As a pharmacist and NHS leader, I read with interest about the development and approval of molnupiravir (sold under the brand name Lagevrio), the first pill to treat COVID-19. It is designed to treat symptomatic COVID-19 and has been approved by the UK medicines regulator. In clinical trials the pill, originally developed to treat flu, cut the risk of hospitalisation or death by about half. I noticed the claims by a rival that its experimental drug, Paxlovid, to be 89% effective but with the qualifying phrase ‘in high-risk cases’, however this is of course still in trials.
This caused me to reflect on some of the challenges of the last two years, as well as some of the challenges from back in 2009.
In the early days of the pandemic, I was part of the national group supporting trials of possible treatments for COVID-19. There was such disappointment when the early treatments failed and a wealth of relief when the ‘RECOVERY trial’ showed dexamethasone had benefits for critically ill patients. Then we had the challenge of identifying people to enter clinical trials of the Oxford vaccine, which was difficult immediately post-lockdown as transmission had been well suppressed.
The recent approval of molnupiravir reminded me of what a great institution the NHS is. We were the only health system in the world that had the infrastructure to support large scale trials. In the heat of the incident, we were also an easy partner to collaborate with due to our scale and co-ordinated command chain. We know the NHS can always improve, but our power of collaboration was truly demonstrated in this complex situation. Of course, this is something which has stood this patch in good stead and we must continue to build on this as we create the Integrated Care System (ICS).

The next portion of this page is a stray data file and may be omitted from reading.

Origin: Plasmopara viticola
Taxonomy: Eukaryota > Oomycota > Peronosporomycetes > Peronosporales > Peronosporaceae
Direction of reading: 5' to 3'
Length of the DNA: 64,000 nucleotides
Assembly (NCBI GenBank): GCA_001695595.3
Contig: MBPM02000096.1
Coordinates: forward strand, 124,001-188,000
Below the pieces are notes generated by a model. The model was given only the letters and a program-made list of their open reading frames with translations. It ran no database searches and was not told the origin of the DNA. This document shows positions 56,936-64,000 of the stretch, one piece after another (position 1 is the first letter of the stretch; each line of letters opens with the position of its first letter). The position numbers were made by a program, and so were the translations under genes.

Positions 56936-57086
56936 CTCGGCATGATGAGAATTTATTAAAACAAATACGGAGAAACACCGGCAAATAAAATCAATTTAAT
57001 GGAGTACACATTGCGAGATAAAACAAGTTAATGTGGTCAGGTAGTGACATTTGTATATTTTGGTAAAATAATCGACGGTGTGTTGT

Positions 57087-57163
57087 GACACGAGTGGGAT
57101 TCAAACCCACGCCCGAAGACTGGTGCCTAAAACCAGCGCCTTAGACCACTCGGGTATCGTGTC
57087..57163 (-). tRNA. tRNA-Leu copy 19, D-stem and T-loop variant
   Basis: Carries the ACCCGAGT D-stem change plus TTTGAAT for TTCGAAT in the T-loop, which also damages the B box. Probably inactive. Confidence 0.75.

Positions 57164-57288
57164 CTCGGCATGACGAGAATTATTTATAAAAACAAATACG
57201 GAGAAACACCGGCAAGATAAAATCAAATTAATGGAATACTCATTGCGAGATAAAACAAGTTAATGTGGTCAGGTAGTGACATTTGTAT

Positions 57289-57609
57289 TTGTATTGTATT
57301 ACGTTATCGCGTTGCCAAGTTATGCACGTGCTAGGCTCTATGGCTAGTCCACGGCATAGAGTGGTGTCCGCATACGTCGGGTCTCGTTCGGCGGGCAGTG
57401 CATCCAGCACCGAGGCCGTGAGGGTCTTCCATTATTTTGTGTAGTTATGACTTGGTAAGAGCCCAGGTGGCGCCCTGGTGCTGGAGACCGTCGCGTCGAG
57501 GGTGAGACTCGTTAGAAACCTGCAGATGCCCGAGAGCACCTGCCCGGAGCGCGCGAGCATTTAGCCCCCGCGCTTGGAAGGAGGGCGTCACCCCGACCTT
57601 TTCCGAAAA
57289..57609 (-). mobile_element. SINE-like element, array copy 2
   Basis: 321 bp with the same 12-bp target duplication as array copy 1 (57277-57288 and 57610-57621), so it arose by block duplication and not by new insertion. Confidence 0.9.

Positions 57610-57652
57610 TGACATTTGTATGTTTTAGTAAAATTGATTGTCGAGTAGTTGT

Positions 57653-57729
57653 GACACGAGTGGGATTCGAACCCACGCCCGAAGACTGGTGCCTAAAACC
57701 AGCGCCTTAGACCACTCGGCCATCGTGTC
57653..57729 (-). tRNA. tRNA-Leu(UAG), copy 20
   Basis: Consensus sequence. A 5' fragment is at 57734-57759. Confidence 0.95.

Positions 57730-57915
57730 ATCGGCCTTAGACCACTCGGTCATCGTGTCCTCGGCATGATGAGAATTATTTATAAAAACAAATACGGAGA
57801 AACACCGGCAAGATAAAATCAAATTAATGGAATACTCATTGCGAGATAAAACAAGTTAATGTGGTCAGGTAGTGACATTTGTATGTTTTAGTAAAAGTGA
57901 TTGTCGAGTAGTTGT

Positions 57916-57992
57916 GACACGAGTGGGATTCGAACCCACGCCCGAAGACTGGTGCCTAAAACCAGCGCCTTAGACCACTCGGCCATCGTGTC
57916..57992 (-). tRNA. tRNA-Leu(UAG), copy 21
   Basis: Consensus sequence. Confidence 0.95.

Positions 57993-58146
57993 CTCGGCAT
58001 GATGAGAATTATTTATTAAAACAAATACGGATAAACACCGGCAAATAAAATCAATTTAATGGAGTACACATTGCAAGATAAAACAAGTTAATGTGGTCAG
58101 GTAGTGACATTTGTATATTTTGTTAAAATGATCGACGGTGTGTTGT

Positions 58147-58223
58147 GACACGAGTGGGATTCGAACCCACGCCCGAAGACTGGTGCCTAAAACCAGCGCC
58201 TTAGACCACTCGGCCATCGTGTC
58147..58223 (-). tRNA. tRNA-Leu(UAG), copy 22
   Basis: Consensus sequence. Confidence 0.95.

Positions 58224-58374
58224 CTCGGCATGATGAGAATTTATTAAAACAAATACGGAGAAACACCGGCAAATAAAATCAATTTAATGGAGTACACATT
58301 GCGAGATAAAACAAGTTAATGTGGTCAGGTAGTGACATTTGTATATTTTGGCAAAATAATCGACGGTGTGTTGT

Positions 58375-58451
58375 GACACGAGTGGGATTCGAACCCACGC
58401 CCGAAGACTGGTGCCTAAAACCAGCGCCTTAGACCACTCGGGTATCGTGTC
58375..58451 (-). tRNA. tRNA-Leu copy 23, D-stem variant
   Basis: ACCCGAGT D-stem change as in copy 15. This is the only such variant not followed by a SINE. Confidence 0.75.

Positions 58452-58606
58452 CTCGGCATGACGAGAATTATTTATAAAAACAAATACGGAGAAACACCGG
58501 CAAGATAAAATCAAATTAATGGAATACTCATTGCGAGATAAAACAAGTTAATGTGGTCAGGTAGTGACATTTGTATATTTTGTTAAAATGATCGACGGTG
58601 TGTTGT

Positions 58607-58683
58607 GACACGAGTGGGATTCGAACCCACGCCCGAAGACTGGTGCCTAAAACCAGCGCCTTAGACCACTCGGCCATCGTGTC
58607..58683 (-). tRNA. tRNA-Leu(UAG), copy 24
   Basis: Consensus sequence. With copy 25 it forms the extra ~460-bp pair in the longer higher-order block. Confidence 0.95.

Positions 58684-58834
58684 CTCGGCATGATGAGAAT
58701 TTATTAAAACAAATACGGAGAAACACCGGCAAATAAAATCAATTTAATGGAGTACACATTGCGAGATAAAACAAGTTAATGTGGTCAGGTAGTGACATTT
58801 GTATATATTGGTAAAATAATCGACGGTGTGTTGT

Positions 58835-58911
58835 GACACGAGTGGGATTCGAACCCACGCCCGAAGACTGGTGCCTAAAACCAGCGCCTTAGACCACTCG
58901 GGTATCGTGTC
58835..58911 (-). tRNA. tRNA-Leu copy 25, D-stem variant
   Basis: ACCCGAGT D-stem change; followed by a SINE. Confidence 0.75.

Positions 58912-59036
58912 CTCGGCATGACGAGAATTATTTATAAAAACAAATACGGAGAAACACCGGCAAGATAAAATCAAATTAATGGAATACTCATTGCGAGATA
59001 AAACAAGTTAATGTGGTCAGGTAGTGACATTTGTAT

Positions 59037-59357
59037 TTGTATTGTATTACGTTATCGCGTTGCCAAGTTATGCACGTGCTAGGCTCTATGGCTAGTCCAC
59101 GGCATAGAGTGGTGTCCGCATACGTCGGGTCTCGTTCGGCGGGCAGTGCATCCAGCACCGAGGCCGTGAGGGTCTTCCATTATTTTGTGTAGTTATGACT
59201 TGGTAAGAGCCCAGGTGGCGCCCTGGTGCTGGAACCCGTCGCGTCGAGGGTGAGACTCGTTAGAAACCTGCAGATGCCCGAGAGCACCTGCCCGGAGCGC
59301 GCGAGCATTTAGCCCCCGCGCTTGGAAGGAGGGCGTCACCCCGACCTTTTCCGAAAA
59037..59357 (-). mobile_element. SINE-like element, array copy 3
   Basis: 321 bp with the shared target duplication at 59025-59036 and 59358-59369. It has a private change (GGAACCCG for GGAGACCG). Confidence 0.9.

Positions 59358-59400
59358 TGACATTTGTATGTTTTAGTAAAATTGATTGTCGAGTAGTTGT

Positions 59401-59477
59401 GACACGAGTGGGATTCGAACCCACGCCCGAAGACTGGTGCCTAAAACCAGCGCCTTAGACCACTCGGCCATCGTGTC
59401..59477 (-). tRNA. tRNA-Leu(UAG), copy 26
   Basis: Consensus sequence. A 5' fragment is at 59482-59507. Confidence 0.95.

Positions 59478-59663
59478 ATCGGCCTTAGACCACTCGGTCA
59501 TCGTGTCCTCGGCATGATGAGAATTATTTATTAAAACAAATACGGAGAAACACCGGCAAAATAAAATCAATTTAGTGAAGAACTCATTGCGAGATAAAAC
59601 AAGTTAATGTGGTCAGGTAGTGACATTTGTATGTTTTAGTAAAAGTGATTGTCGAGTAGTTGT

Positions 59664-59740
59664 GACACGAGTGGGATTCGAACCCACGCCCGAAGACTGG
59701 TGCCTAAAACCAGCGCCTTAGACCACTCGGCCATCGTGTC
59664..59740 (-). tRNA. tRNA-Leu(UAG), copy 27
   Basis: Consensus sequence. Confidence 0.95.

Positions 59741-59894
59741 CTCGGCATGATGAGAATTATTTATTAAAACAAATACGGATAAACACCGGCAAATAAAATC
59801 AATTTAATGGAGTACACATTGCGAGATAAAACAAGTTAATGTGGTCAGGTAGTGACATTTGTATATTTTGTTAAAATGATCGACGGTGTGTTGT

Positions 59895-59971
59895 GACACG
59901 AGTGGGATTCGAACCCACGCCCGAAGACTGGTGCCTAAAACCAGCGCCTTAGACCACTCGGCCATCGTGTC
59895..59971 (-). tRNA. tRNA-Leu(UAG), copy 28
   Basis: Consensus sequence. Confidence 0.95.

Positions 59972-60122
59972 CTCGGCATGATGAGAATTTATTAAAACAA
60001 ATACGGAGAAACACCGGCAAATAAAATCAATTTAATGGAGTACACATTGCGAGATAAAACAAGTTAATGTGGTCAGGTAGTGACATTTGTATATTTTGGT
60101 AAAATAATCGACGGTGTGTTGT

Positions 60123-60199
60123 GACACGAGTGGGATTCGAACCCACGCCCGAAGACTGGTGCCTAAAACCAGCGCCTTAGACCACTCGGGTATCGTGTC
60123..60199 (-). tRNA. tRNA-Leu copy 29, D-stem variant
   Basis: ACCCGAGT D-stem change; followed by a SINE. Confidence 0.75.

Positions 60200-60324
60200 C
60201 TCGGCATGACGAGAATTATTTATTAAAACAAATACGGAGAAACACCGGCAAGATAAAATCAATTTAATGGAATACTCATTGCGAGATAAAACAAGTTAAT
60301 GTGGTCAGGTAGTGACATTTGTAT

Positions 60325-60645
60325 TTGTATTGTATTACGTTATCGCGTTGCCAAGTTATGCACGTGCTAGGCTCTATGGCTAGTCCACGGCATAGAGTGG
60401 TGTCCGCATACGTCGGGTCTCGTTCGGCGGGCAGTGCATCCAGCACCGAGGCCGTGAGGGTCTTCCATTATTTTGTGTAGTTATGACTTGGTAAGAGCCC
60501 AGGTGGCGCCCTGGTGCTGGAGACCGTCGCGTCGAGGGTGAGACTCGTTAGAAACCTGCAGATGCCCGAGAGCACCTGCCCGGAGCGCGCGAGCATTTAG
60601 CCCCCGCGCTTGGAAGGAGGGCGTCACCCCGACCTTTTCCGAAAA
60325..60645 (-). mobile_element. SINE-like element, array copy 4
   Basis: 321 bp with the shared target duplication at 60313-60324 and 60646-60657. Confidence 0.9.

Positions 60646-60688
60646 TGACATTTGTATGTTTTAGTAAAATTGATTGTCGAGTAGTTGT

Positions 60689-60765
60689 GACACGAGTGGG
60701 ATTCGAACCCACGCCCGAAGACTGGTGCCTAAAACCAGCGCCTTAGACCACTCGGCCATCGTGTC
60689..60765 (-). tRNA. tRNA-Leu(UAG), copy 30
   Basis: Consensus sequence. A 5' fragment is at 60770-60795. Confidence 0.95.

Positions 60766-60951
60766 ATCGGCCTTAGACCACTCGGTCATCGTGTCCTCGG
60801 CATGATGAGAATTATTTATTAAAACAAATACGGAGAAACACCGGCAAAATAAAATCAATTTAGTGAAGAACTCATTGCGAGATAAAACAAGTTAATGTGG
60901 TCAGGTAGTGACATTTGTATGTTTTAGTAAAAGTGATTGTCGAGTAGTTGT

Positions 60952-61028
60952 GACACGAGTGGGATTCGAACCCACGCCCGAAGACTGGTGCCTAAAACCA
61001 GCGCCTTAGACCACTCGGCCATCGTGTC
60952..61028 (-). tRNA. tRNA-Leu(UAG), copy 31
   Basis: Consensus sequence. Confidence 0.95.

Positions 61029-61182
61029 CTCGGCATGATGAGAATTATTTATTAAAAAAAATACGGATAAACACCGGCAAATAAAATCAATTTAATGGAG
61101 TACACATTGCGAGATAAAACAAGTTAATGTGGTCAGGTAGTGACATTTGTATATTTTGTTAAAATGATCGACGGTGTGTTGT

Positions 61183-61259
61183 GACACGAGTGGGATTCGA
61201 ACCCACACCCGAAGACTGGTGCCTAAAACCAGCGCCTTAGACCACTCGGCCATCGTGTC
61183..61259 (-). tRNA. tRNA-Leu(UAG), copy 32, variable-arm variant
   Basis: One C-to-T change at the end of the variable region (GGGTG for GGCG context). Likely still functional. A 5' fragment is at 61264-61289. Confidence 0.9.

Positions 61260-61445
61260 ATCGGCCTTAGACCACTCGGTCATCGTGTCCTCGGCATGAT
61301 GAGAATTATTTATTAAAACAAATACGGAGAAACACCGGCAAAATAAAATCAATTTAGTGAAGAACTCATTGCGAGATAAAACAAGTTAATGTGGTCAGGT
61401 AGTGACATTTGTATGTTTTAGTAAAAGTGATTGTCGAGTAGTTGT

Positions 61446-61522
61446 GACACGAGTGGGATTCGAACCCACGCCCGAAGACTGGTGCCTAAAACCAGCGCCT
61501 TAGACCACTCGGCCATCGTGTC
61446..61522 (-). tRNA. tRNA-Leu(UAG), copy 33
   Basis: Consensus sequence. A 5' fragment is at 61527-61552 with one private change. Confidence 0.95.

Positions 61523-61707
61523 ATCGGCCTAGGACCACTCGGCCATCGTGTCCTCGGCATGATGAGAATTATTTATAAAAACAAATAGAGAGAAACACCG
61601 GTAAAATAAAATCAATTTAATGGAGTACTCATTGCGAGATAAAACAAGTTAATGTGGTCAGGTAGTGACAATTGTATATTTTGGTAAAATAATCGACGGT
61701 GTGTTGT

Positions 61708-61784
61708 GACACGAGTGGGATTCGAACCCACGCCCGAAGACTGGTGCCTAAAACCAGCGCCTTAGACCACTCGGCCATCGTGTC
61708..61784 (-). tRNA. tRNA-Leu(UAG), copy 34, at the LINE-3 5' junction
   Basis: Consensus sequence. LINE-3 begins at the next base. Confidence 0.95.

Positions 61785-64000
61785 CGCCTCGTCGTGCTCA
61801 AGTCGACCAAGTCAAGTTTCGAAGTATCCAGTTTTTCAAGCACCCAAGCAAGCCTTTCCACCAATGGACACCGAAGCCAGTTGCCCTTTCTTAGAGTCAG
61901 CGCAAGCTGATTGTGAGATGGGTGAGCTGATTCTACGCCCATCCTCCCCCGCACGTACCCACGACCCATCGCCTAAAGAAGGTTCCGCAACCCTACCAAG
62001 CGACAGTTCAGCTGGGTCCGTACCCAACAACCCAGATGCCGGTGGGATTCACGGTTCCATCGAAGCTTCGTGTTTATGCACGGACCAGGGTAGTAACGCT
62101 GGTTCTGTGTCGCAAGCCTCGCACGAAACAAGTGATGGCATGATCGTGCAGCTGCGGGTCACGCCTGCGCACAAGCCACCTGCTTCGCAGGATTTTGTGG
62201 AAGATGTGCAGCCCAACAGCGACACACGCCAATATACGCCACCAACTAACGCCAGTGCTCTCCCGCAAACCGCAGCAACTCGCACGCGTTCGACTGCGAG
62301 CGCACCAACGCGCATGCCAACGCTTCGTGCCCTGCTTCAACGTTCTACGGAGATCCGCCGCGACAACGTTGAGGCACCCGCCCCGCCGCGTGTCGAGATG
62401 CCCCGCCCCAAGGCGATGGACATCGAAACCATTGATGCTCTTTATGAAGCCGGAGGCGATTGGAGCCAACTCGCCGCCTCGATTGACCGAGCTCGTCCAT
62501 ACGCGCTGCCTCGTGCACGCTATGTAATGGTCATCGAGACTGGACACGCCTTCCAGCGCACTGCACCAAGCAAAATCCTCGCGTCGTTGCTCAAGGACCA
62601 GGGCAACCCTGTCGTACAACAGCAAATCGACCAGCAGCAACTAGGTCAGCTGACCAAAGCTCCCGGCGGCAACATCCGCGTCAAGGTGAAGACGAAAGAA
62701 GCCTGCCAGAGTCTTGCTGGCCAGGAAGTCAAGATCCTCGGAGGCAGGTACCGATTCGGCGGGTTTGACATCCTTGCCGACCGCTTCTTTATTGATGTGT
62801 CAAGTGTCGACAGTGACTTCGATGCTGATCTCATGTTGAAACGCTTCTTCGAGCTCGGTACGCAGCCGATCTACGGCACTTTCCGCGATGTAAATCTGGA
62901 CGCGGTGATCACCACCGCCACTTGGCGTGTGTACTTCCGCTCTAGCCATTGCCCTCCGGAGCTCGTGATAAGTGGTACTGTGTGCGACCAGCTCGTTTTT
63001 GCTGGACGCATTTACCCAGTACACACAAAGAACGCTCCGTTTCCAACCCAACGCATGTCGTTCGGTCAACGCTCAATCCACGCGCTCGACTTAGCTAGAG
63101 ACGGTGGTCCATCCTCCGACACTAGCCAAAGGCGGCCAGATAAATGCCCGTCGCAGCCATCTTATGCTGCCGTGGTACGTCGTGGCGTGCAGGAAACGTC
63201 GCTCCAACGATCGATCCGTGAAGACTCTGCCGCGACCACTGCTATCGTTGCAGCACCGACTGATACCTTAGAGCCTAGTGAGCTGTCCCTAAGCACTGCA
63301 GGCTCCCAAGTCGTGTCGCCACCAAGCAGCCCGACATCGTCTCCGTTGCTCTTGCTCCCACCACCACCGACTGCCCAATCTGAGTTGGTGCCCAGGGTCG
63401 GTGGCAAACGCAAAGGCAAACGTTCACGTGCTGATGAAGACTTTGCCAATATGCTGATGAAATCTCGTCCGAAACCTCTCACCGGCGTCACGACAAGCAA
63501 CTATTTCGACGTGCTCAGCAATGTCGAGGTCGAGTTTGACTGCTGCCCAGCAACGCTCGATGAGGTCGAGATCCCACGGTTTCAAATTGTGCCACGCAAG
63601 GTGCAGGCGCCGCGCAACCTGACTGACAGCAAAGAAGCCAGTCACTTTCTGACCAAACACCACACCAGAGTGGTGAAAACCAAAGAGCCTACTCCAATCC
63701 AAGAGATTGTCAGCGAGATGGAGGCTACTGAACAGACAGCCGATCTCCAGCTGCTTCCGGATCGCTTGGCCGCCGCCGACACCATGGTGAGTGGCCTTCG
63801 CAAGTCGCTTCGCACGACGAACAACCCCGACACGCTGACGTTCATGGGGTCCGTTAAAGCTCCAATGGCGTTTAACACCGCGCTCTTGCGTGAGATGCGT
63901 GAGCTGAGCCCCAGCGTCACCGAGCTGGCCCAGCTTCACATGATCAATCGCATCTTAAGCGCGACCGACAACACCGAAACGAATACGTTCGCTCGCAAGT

Reflecting on the swine flu pandemic, which seemed catastrophic at the time, I thought about the first antiviral drug developed then. Tamiflu, which is still sometimes prescribed within the first day or two of symptoms, is now considered of limited benefit – sadly viruses can develop resistance to drugs. We know that COVID-19 mutates and presents new challenges but with the NHS’ national reach, good surveillance, and ability to do trials at scale, I hope that we can keep ahead of this virus.
Looking ahead to next week, we need to think broadly about self-care and support each other to keep active and healthy and protect us from many diseases. So on that note I think it is time to change for Zumba and take a screen break. Keep safe and let us know your best self-care tips as we head into Self Care Week.
By: Felicity Cox, Chief Executive Designate of the Integrated Care Board (ICB)
Listen to the latest episode of Inside Science on BBC Radio 4 for more on COVID-19 antiviral pills: https://www.bbc.co.uk/programmes/m0011c5m